Meanwhile, Celtic have to beat the actual champions of several countries, three rounds and a play-off this year) just to get into the group stages. With Celtic’s end of season almost running into the new season with only a couple of weeks break, it means international players face burnout.

Callum McGregor topped the ‘most minutes played’ in world football last season. This isn’t a good thing.

When it was a proper knock-out competition this kind of run, with a kind draw, could take you to a semi-final. When Celtic reached the quarter-final of the European Cup in 1980, our opponents before Real Madrid were Partizani Tirana and Dundalk.

There wasn’t much glamour in those rounds from Celtic’s perspective, admittedly, that run would be the high point for more than 20 years that followed.

When the European competitions were revamped, what might initially have seemed appealing (the guarantee of a certain number of home games) changed over the years into something more clinical and cut-throat.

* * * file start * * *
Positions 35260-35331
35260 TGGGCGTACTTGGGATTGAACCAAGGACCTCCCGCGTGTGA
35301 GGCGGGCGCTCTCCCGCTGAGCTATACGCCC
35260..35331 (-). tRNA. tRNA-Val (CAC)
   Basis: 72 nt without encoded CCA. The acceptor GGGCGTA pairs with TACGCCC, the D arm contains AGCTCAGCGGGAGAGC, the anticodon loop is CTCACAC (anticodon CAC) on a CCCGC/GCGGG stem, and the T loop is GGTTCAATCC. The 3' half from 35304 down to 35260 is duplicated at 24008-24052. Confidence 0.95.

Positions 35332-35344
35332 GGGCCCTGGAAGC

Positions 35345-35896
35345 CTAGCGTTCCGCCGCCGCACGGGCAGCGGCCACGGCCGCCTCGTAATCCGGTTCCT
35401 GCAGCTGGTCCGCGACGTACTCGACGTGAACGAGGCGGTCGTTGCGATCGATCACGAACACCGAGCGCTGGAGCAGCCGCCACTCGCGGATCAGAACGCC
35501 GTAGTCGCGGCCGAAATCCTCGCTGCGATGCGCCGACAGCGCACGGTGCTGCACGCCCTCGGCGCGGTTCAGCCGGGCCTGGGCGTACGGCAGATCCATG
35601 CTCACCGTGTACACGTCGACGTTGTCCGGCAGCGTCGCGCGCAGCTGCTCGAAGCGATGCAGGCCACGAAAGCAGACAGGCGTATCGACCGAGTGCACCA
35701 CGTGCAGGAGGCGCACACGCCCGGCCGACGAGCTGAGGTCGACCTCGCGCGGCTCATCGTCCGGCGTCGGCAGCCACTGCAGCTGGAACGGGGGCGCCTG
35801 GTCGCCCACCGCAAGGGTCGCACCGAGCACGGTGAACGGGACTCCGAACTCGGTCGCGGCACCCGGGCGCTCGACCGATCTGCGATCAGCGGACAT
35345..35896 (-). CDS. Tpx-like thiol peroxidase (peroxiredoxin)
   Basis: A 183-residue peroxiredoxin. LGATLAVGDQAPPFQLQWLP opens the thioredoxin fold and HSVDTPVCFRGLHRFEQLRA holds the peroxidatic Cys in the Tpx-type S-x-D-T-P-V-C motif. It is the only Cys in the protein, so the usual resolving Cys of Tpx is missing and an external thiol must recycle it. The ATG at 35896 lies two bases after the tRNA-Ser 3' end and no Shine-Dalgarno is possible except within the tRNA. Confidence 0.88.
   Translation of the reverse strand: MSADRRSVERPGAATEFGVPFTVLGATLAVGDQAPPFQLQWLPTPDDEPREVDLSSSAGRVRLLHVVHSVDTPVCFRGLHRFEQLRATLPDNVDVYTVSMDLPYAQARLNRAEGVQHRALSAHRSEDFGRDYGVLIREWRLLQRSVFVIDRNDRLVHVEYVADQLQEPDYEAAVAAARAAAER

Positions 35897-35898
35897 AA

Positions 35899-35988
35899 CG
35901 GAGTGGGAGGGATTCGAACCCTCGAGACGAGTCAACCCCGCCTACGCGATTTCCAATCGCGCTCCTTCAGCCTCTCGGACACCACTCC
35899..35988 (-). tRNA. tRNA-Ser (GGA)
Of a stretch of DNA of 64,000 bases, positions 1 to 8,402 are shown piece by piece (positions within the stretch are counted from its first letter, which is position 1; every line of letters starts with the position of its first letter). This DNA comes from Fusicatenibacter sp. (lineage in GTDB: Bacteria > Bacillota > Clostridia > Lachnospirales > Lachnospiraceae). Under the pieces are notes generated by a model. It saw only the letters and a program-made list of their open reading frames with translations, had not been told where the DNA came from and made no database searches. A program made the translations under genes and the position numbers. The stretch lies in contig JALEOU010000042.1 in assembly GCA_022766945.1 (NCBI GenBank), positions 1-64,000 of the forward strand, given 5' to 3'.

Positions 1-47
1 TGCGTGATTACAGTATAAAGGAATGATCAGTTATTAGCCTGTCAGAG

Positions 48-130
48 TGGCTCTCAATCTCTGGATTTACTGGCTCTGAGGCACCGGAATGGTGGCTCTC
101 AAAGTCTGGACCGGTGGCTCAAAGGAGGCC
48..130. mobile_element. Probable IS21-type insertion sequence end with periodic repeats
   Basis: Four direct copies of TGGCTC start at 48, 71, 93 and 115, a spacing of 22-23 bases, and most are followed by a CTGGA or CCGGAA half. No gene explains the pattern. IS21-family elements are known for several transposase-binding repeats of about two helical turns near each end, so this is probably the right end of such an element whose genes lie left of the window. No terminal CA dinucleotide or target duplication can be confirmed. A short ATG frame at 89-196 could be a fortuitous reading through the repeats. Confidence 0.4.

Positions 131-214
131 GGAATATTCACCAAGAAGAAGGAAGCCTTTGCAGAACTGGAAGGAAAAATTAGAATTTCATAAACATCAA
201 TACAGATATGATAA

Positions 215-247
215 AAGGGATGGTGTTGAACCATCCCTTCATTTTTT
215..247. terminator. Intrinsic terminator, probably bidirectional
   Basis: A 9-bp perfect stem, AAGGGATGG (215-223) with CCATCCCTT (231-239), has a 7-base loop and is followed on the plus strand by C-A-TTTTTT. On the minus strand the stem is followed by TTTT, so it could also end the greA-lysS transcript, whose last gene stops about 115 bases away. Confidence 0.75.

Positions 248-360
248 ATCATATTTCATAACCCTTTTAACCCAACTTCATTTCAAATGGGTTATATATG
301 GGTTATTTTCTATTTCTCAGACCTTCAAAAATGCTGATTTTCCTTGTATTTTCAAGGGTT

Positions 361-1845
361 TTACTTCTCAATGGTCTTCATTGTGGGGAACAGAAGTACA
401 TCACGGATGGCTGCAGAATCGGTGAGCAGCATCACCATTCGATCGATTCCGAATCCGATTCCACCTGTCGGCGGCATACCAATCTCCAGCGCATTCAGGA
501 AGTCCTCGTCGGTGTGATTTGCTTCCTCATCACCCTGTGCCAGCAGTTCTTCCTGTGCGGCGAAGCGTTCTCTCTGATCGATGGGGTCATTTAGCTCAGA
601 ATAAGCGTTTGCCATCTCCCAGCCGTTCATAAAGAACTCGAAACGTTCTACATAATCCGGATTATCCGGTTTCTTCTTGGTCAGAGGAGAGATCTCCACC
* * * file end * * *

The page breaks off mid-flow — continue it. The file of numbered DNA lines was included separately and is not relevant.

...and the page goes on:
Those countries with larger TV audiences began to gradually freeze out smaller nations. So Ajax, who have been finalists six times, are penalised along with Celtic and other big clubs from countries with small populations.

Romania, too, has provided a champion for this competition and, as Petrescu says, the country should be respected.

Before glitz, glamour, sheikhs, oligarchs and any number of dodgy entrepreneurs began to squeeze the game until it bled, working class people in working class towns and cities kept the game alive.

Before marketing and multi-million pound prize funds, super agents, and contracts, this was a sport that belonged to the people rather than the square box in the corner of the living room.

Dan Petrescu

When European competition first came along, it was a fair tussle between two teams on a pitch relative to the actual size of the club. This was dependent, largely speaking, on how many people paid to go through its doors.

Celtic, Ajax, Benfica, Feyenoord, and the likes could all win it, while Brugge, Malmo, Partizan Belgade got to the final.